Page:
Philosophy of Science 63 (1):49-64 (1996)
In order to judge whether a theory is empirically adequate one must have epistemic access to reliable records of past measurement results that can be compared against the predictions of the theory. Some formulations of quantum mechanics fail to satisfy this condition. The standard theory without the collapse postulate is an example. Bell's reading of Everett's relative-state formulation is another. Furthermore, there are formulations of quantum mechanics that only satisfy this condition for a special class of observers, formulations whose empirical adequacy could only be judged by an observer who records her measurement results in a special way. Bohm's theory is an example. It is possible to formulate hidden-variable theories that do not suffer from such a restriction, but these encounter other problems
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Citations of this work BETA
Emergent Spacetime and Empirical Coherence.Nick Huggett & Christian Wüthrich - 2013 - Studies in History and Philosophy of Science Part B: Studies in History and Philosophy of Modern Physics 44 (3):276-285.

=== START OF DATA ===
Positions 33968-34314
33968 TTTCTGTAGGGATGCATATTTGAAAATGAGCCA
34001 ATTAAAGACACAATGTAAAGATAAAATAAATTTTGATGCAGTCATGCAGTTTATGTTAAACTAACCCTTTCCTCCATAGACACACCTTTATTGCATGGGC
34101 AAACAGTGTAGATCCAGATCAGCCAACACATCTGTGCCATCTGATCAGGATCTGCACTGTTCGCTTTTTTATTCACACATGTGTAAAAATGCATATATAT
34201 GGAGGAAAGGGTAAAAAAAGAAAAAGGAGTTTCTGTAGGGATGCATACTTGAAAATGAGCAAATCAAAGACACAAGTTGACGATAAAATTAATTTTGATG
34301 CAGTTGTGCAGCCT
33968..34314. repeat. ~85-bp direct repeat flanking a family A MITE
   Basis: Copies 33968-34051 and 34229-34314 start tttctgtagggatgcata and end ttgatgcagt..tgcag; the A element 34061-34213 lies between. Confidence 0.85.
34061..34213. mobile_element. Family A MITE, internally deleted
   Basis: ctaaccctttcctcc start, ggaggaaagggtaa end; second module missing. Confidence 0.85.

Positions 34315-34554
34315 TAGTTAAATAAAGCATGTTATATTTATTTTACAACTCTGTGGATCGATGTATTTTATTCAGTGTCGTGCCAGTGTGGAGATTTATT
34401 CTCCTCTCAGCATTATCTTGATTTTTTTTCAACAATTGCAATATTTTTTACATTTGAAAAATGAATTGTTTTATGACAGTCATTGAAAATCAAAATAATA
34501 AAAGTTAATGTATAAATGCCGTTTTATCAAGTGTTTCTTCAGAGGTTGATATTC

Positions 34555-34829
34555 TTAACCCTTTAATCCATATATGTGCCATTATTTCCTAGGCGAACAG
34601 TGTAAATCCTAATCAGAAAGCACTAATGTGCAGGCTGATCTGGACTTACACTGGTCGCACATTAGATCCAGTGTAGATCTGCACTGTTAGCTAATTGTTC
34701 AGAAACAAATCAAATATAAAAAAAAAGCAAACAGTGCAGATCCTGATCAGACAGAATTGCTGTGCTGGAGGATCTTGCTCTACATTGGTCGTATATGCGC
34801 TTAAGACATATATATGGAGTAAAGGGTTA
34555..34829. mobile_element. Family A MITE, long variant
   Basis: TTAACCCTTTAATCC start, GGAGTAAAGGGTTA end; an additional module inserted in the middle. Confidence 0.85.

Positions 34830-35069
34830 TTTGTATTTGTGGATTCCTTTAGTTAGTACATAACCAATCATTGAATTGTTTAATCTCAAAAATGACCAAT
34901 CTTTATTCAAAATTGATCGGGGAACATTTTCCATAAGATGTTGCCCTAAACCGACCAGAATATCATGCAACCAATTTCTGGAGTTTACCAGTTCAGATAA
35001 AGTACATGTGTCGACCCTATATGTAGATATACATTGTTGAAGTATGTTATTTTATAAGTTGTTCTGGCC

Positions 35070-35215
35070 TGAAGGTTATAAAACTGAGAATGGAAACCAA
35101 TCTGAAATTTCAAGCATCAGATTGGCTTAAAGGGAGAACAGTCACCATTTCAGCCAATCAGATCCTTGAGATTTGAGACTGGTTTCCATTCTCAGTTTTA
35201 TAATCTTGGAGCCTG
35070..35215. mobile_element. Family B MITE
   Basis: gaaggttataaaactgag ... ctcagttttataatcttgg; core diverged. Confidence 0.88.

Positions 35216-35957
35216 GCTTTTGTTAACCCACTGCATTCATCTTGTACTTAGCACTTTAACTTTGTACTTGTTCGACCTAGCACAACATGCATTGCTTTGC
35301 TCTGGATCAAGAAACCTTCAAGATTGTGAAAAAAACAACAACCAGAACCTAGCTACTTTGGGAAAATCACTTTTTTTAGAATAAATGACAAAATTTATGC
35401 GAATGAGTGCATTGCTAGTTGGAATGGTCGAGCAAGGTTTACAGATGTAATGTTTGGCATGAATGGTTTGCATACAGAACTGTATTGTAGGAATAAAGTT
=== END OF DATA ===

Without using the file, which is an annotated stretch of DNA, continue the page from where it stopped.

Measurement Outcomes and Probability in Everettian Quantum Mechanics.David Baker - 2007 - Studies in History and Philosophy of Science Part B: Studies in History and Philosophy of Modern Physics 38 (1):153-169.
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The Problem of Confirmation in the Everett Interpretation.Emily Adlam - 2014 - Studies in History and Philosophy of Science Part B: Studies in History and Philosophy of Modern Physics 47:21-32.
Pure Wave Mechanics and the Very Idea of Empirical Adequacy.Jeffrey A. Barrett - 2015 - Synthese 192 (10):3071-3104.
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